the miss morris correspondence

The Miss Morris letters

The three letters below were sent from Batavia in 1819 and 1821 from Robert and Eliza Morris to their sister Nancy in Scotland. The merchant Robert Morris arrived in Java in 1818. The letters provide some interesting insight into the challenges of correspondence between Europe and the Far East, mentioning for example the delays in communication, the practice of writing duplicate letters, and the use of forwarding agents at a time when the postal system was not fully developed.

Other themes in the letters are the trials of voyage at sea (a journey from England to Java is said to last 5 months!), the constant worry of health in the tropical climate, and the tedium and lack of variety of life for western merchants and their family. A letter from Robert Morris is not free from the condescension and downright disdain with which many westerners regarded the native population of such far-flung territory.

Above all, the communications are examples of the skills and eloquence of letter writing that were widespread among people from several social classes in the nineteenth century - a conventionalized art of private communication now lamentably scarce.

A complete folded letter sent 3 June 1819 from Batavia to Campbeltown in Scotland. The letter shows no postal markings and must have been been forwarded privately or by an established forwarding agent. In the letter the writer recommends use of the forwarding agents Mess. Porter and Co.

The letter from Robert Morris to his sister is written with a fine dose of humour and touches on concerns foremost on the minds of Westerners in the Far East at the time; the challenges and delays of letter writing, the use of forwarding agents, health, financial transactions, and the difficulty of finding stimulating female company so far from home.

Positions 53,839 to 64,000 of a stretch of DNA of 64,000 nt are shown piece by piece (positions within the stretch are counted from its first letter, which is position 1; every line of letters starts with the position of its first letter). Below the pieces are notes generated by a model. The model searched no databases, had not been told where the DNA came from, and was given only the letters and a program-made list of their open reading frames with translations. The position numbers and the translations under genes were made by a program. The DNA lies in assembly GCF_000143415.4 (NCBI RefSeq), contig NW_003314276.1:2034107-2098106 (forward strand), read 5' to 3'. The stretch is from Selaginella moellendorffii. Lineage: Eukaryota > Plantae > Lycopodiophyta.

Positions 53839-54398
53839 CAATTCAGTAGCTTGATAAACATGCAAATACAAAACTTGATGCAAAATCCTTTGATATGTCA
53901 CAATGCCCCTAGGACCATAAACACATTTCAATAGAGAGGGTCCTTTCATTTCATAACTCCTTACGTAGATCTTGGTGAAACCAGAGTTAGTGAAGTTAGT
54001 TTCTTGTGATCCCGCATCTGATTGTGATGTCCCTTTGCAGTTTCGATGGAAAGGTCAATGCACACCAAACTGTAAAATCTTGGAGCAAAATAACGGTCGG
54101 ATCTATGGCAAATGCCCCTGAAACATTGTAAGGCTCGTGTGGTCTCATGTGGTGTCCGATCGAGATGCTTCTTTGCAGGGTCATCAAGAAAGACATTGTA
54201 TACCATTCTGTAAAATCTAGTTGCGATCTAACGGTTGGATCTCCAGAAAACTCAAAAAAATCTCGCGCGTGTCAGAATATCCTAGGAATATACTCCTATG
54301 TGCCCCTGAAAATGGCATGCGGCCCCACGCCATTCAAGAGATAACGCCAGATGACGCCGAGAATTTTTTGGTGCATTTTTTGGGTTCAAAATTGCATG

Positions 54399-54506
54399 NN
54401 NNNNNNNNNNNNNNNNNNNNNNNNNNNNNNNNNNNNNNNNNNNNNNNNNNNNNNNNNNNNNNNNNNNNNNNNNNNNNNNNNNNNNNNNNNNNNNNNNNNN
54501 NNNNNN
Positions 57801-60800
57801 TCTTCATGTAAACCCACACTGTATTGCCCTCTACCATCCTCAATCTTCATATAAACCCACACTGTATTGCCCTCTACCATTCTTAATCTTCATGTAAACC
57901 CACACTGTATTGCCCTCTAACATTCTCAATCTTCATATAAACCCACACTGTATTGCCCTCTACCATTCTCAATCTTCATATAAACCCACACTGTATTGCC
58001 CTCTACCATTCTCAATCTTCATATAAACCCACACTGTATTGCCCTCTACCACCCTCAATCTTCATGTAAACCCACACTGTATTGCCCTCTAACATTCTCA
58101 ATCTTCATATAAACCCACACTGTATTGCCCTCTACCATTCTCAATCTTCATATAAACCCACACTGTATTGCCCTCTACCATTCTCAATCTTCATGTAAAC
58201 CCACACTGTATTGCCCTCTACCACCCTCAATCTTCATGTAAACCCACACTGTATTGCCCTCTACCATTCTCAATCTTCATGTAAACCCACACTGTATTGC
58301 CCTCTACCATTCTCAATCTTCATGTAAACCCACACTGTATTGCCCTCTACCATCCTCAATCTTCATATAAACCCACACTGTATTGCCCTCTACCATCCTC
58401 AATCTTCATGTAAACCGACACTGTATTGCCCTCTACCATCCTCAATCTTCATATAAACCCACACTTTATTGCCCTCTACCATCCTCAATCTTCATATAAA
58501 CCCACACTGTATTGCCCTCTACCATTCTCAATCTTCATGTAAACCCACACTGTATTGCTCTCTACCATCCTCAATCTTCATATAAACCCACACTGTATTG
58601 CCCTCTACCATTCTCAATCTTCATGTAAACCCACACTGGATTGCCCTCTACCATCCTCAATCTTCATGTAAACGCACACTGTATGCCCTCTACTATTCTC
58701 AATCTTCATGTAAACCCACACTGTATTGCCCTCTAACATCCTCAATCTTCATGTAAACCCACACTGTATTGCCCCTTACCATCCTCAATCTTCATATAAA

Batavia 3 June 1819

My Dear Nancy,

It is now very near a twelvemonth since I landed on Java and I have only received since my departure from England a single letter bearing dato the 27 May upwards of a year ago. This long silence causes me considerable uneasiness, but it is a considerable time since any ship has arrived from England. I shall attribute it to that cause & not to negligence on your part & I would be uncharitable to put any other construction upon it… I have reports from all my other friends & had you followed my directions in writing occasionally to the care of Mess. Porter & Co. I might have received your letters with theirs – I look for the next arrival with impatience & I trust it will compensate for past disappointment. I now enclose you a bill drawn by this house upon our friends and correspondents in London for £100 payable at (?) to your order, which I hope you will easily get value for in Campbeltown.

I have now seen a great deal of Java having travelled East… though a fine island it is inhabited by a miserable lazy lot of wretches who do not deserve so fine a country. I am acquiring a fine standing colour – something of a coffee complexion, but here we care little for shades of colour – unless that of burning (?) black – I hope I shall preserve enough of my native hue to enable you to distinguish me from a Malay or Javan when I return & this is all I can hope for.

Being now a little beyond the Hour of Youth & in a situation where female society is seldom attainable I begin to think marriage a nice institution & a lifemate a very desirable thing – but when I look around me I see nothing but Dutch women & Malays – the former little better than the latter. I find that I must look for a wife elsewhere. I shall, one of these days, send you a description of one that will (?) this market & commission you to send her out by the first ship taking care to give me advice of the shipment that I may be in readiness to return the goods!